We are persuaded the trial court's conclusion that marking the old note paid and returning it to Hotel destroyed the old indebtedness was error. See First New Jersey Bank v. F.L.M. Bus. Machines, supra at 154 (semble). Whether Bank retained the original note or marked it paid and returned it to Hotel is irrelevant. Here, the clear intention (as evidenced by the extension agreement and loan application as well as the liability ledger and testimony of the Bank) was to extend the note for an additional year and to memorialize that extension and the balance yet remaining due by the new note. Whether the giving of a note pays off the old depends upon the intention *511 of the parties. See Slaughter v. Philadelphia National Bank, 417 F.2d 21, 27 (3d Cir.1969). Whether characterized as an extension or novation, the broad powers given the Bank by the guaranty permitted it to handle the technical details in whatever manner it wished. Clearly defendants cannot claim they were prejudiced by the method selected. The terms of the guaranty must be read in the light of commercial reality in accord with the reasonable expectations of persons in the business community involved in transactions of this type. See First New Jersey Bank v. F.L.M. Bus. Machines, supra 130 N.J. Super. at 157. The evidence here is that the Bank's procedure was in accordance with its routine practice.

More importantly, even if we were to treat the original 1980 loan as satisfied by the 1982 note so as to discharge any guarantor liability with respect to that indebtedness, Davis and McDaniel would still be liable for the new indebtedness by virtue of the "hereafter arising" provision of their undertaking, i.e. they agreed to guarantee future loans. Their guaranties were revocable as to future loans but only to the extent notice was given prior to the transaction. See 10 Williston on Contracts § 1253 (3d Ed. Jaeger 1967). Once the advance was made, the offer of guaranty is no longer revocable. See 1 Corbin on Contracts § 38 at 162 (1963); 38 C.J.S., Guaranty § 36 (1943). Defendants' arguments seem to assume that notice of the sale of their ownership interest in Hotel amounted to notice of revocation. Nothing could be further from the fact. Not because such notice would not comply with the clear requirement of the guaranty that it be given in writing by registered mail but because no logical reason existed for interpreting it as a revocation. The logic of assuming that notice of the sale of their ownership interest should be understood as notice of revocation of the guaranties is that since these guarantors no longer had an interest in the Hotel, they would have no interest in further loans by the Bank. This however is a non sequitur because the agreement clearly showed that they continued to have a substantial financial interest in the continued *512 viability of the business. Although they sold their ownership interest, they only received a small part of the $125,000 consideration $10,000. The balance was secured by liens on the real and personal property and an escrow of the stock. A default in the bank loan was specifically made a default under the sales agreement. Rather than showing a termination of interest in Hotel, the sales agreement evidenced a continuing real and substantial interest such as would have induced the type of guaranty given to the Bank in 1980. Not only was the guaranty effective as to a new loan but their interest was such that it could not be characterized as an accommodation.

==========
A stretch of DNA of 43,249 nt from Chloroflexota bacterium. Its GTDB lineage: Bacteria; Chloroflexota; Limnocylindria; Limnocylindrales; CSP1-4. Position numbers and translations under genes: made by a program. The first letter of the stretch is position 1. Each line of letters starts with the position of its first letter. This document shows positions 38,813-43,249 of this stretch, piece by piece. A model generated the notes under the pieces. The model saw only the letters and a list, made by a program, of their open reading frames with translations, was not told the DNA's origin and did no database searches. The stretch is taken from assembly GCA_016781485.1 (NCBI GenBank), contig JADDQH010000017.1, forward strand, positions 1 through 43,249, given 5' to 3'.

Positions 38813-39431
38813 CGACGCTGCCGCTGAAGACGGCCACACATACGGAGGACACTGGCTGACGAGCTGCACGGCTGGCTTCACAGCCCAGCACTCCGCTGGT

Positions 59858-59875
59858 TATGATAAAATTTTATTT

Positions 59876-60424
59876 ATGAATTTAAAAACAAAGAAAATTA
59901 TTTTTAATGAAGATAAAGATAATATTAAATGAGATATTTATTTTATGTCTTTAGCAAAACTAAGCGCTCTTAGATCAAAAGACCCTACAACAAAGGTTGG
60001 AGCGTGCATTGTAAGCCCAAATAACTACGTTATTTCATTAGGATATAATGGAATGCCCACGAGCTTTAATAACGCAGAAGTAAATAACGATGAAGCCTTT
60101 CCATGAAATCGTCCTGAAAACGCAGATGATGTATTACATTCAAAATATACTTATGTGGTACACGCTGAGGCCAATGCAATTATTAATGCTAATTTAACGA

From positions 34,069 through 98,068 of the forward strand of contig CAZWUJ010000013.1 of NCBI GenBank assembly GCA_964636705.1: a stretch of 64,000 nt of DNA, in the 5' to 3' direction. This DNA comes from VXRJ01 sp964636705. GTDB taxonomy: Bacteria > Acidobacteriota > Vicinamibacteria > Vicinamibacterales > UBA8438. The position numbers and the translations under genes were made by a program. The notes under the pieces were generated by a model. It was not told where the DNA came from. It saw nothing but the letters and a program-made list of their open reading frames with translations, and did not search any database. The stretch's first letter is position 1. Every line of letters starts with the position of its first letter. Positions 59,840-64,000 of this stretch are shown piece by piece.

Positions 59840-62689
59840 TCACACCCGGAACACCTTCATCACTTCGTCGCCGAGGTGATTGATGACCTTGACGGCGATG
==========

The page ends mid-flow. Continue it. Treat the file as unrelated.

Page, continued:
Reversed and remanded with directions for entry of a judgment for plaintiff in an amount to be determined from the proofs.